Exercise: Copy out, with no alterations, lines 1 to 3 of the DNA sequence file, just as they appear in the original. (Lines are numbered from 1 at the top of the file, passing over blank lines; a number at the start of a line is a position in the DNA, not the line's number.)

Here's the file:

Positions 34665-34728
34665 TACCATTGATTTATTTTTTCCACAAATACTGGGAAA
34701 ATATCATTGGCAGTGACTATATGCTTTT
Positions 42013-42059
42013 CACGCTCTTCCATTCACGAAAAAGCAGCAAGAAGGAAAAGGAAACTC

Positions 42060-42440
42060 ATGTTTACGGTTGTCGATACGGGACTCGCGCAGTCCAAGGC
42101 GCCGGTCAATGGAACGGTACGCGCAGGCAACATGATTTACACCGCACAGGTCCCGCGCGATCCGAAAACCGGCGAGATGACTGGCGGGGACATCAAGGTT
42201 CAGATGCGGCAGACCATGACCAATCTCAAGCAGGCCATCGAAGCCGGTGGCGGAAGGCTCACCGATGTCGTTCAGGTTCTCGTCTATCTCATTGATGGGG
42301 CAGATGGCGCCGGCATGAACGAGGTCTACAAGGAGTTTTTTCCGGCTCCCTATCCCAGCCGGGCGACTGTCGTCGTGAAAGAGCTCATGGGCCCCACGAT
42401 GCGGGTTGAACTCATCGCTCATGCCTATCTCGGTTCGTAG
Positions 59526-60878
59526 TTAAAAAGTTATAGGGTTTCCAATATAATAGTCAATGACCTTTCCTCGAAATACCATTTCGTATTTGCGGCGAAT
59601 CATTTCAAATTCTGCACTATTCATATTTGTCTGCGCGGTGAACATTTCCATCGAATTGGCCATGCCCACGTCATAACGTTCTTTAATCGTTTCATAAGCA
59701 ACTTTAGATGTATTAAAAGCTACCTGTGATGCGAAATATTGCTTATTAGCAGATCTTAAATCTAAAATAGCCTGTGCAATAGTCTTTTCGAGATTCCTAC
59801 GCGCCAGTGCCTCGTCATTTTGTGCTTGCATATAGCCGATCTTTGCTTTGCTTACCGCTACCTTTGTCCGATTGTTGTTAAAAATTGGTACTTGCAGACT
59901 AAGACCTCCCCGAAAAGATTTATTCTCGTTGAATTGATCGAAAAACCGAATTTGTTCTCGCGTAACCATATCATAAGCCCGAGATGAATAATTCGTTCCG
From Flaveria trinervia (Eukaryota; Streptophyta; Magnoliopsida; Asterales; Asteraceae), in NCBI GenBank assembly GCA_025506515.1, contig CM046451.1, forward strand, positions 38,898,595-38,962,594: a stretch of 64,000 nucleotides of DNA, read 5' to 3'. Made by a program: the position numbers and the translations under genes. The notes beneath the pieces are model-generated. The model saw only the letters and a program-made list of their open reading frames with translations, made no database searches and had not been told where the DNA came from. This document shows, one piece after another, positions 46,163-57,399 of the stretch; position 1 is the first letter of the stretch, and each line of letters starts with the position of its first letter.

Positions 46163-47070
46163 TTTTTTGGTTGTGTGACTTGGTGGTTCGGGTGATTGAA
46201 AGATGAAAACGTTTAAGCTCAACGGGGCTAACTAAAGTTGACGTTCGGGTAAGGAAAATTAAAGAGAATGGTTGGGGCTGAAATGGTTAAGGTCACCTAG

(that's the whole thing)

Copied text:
Positions 34665-34728
34665 TACCATTGATTTATTTTTTCCACAAATACTGGGAAA
34701 ATATCATTGGCAGTGACTATATGCTTTT